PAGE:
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    Senior Member trobbins's Avatar
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    Cgs is fairly constant with voltage change. Cgd is non-linear but very significant when it comes to smps switching, as drain voltage is rapidly changing.

    Yes, you need a driver that can push/pull as much current as quickly as possible.

    You then advance in to the realm of switching loss, where energy is used to charge and discharge fet capacitances, and so Fet manufacturers aim to optimise capacitances versus static resistances. Sometimes the circuit can use Cds and Cgd, but that can become tricky.

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    Senior Member SoulFetish's Avatar
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    Quote Originally Posted by Gingertube View Post
    Probably way more than you ever wanted to know about driving MOSFETS. An application note explaining why you could/should use gate driver ICs and TI's Gate Drivers in particular.
    http://www.ti.com/lit/ml/slua618a/slua618a.pdf

    Cheers,
    Ian
    Ian, thanks for the link to this app note. It's pretty great and is answering the questions I had, and answering the questions I didn't have. It's...uh, kind of a lot.
    So I'm reading through it real slow like.

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    Senior Member SoulFetish's Avatar
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    Quote Originally Posted by trobbins View Post
    Cgs is fairly constant with voltage change. Cgd is non-linear but very significant when it comes to smps switching, as drain voltage is rapidly changing.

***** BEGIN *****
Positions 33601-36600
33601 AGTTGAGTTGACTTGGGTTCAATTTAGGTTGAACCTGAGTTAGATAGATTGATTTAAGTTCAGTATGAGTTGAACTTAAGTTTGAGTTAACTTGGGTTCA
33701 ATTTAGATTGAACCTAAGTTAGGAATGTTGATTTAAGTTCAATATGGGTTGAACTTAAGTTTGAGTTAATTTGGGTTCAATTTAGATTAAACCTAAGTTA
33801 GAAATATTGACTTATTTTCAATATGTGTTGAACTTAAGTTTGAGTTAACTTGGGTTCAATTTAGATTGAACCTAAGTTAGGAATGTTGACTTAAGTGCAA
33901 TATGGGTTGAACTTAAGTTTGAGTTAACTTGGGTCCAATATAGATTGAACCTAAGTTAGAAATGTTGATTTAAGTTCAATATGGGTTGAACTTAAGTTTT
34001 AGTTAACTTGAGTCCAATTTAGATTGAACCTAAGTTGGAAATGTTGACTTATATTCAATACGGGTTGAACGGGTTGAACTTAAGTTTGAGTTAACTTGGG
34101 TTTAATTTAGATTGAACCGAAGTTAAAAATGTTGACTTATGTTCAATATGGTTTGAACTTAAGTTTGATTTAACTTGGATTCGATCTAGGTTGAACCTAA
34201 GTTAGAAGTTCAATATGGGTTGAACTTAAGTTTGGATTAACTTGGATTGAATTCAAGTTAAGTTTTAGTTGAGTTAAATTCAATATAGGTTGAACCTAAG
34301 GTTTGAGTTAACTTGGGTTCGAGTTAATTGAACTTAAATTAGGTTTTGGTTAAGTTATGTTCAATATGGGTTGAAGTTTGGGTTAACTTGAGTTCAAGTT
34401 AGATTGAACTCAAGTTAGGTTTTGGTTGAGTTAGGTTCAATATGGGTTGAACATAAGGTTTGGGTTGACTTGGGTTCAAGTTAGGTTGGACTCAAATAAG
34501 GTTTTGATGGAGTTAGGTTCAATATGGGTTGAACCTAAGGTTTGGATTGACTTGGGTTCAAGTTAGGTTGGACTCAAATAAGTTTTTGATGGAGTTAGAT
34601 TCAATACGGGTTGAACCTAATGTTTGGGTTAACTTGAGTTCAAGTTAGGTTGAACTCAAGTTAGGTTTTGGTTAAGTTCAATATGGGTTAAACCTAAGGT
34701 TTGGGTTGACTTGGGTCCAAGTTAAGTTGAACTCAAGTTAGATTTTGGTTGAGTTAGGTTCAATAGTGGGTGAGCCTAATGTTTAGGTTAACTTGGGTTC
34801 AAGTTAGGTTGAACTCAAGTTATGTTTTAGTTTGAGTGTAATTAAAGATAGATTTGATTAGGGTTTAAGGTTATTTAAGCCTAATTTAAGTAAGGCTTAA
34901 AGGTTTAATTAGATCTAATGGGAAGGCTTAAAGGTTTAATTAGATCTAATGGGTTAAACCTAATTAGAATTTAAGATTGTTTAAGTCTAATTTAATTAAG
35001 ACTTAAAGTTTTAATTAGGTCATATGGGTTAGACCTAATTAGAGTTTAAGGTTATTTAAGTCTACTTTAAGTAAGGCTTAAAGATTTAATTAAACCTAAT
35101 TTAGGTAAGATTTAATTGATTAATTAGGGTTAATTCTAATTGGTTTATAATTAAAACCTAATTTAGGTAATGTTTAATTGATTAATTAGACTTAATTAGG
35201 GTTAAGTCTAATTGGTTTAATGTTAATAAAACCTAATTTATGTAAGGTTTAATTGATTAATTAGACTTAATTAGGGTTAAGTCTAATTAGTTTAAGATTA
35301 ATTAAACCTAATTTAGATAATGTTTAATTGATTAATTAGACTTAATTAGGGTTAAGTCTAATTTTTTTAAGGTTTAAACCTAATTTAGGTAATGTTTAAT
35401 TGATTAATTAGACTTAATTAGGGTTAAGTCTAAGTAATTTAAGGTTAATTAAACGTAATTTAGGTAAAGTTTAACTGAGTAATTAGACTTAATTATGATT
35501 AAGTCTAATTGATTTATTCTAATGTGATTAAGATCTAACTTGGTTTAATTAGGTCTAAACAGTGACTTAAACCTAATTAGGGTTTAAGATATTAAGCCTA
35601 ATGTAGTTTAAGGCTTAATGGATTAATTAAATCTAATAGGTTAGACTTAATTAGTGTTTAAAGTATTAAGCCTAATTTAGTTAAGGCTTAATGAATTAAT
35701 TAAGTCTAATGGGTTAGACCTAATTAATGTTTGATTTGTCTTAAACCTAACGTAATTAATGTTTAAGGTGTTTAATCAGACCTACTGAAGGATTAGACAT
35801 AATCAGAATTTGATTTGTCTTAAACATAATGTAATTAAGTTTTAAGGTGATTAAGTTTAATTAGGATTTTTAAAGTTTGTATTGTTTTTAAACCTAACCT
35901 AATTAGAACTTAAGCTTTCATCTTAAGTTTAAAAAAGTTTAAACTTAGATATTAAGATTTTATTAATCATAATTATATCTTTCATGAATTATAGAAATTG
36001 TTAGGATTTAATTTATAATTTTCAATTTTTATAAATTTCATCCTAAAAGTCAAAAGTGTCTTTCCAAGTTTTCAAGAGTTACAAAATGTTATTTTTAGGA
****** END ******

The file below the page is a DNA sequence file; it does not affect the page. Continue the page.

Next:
Right, this nonlinear capacitance is ultimately due to the miller effect, correct?
    So, does anyone cascode switching fets in this application to stabilize the input capacitance at the gate and minimize switching losses? or is that impractical or problematic?
    In the same respect, how would you keep the drain to source voltage at a fixed potential if the drain source voltage decreases as the turn on resistance lowers?
    (if I'm understanding it correctly)

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    Senior Member trobbins's Avatar
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    I prefer to see Cgd as a characteristic value that depends on the voltage across the capacitor. If you want Vds to transition between two states (on and off), then you have to appreciate the energy required to change the voltage across all the device capacitors Cgs, Cgd, Cds - for each change of state direction - and how that energy is related to the switching frequency, and using datasheet charge values to collate the variable nature of the capacitances. Switching loss is just one loss that has to be managed - it is often a low %, especially when using modern FETs and when limited by standard ferrite transformers or inductors. It becomes a very complex interplay of part choices/losses if you are trying to optimise some system aspect, like converter physical volume.

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    Word.